Title: A Light in the Attic
Author: Shel Silverstein
Challenge status: Included on a recent article about classic children’s books that have been banned in America. Book #27 on Summer of Banned Books ’13.
Why: In 1993, the was challenged in Lake County, Florida because the book allegedly “promotes disrespect, horror, and violence”; the book was subsequently removed from a Fruitland Park library, but then later returned. According to the ALA, the book of poetry anked number 51 of The 100 Most Frequently Challenged Books of 1990-2000. Generally the objections raised against the book of poetry for kids are related to subject matter: disobeying/disrepecting parents, dying and morbid humor, and the presence of supernatural themes, including demons, devils, and ghosts.
First line: “There’s a light in the attic / Though the house is dark and shuttered…”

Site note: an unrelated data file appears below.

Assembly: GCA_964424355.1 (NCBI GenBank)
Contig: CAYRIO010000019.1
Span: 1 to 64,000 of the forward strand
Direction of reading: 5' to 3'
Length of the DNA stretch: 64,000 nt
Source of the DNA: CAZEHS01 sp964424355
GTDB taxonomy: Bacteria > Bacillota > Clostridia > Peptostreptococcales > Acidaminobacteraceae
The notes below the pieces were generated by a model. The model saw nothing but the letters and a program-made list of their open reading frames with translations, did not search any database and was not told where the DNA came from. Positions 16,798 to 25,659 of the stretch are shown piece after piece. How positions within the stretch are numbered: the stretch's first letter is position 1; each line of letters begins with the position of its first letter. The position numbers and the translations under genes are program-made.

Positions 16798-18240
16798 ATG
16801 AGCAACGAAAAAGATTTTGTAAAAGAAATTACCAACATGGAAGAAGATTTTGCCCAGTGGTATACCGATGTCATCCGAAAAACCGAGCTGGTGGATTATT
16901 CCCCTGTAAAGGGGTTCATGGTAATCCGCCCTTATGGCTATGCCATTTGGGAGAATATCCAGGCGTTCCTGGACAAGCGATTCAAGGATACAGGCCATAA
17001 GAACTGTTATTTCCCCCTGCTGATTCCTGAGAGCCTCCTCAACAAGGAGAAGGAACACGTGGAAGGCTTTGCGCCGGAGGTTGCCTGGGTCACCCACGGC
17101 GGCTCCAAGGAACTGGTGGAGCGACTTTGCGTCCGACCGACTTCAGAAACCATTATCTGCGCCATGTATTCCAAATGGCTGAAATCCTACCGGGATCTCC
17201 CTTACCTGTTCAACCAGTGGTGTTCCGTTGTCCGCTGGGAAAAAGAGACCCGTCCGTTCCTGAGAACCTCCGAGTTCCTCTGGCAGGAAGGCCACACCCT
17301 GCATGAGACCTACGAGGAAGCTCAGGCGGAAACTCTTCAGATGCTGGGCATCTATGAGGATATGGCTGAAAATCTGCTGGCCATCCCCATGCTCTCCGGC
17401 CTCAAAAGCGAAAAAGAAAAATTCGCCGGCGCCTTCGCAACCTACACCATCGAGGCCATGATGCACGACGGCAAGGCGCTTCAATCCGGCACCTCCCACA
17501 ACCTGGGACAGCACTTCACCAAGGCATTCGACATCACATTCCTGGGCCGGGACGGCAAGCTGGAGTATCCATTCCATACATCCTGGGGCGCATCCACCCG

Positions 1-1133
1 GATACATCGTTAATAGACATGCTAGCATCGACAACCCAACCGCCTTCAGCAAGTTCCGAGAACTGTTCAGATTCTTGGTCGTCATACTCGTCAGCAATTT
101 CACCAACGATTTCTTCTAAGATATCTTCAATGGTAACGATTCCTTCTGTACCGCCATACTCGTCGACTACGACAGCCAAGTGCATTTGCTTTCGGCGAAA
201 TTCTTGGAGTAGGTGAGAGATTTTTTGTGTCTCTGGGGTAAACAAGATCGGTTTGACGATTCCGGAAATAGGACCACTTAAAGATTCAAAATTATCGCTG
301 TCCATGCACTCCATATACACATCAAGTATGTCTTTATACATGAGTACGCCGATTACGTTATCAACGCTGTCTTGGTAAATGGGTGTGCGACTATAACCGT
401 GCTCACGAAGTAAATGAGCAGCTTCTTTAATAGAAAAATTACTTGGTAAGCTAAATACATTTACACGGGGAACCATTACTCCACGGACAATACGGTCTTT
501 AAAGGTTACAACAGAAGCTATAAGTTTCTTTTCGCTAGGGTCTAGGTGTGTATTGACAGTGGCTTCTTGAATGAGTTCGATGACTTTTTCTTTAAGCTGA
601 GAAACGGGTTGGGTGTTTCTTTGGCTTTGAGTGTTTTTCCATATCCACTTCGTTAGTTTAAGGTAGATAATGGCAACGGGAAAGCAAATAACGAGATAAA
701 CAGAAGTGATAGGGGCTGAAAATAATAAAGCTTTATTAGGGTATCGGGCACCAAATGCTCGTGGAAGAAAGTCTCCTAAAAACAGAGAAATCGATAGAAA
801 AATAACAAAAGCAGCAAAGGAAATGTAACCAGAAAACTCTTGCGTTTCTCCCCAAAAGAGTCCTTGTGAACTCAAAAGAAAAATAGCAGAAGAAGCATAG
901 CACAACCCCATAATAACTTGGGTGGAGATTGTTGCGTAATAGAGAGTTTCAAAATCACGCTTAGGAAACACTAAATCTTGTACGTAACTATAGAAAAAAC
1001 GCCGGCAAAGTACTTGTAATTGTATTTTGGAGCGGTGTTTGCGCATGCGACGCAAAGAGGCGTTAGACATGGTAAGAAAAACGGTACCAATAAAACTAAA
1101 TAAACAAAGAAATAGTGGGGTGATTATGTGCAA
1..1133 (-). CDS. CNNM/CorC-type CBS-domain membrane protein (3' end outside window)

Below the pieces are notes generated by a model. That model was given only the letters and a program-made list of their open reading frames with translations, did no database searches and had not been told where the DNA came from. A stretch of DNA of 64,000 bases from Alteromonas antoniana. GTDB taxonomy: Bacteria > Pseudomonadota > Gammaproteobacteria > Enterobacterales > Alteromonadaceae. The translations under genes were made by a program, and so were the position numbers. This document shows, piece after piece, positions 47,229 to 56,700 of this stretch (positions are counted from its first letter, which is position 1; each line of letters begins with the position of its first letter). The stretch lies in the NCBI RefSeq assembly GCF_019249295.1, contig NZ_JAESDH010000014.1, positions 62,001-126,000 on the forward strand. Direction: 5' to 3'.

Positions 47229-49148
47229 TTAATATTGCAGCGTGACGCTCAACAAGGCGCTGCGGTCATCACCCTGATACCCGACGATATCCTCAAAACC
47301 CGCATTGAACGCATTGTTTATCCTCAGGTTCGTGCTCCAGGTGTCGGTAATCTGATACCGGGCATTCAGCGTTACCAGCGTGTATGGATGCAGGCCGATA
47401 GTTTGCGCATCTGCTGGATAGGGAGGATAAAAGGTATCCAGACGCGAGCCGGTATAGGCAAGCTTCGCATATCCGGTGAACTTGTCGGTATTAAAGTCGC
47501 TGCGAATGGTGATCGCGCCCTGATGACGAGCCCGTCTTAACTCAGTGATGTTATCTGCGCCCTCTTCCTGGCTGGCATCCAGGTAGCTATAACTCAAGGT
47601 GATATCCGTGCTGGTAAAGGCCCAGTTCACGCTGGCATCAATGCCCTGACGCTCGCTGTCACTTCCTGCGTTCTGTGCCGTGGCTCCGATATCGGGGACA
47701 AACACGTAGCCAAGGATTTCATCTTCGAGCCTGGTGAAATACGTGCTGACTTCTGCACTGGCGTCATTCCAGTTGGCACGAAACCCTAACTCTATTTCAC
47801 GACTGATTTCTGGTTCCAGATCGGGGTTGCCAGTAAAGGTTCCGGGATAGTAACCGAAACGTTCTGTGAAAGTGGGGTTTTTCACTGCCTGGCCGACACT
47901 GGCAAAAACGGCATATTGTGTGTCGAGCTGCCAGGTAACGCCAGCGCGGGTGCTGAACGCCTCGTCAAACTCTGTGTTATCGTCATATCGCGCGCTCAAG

Over 130 poems and Shel Silverstein’s original artwork throughout. I remember this book fondly along with Ogden Nash, who also wrote clever, tender poems for young readers. In fact I have vague recollections about memorizing the poem “Squishy Touch” for a class project – where the speaker bemoans her King Midas-esque fate of having the power of turning everything she touched into Jell-O.
Most of the poems are outright silly, but, like other children’s books have pointed and wise messages, for example this line from “How Many, How Much”
How much good inside a day? / Depends on how you live ’em.
How much love inside a friend? / Depends on how much you give ’em.
There are times where the humor is morbid. But, one of the things I like about poetry and well-written kids books is that the best authors are not squeamish, and don’t treat children like babies. Children are people on their way to becoming adults, and not everything is pretty princess candy coated; treating them as if they are made of sugar does them no favors. Answering questions they have about the world is much more useful.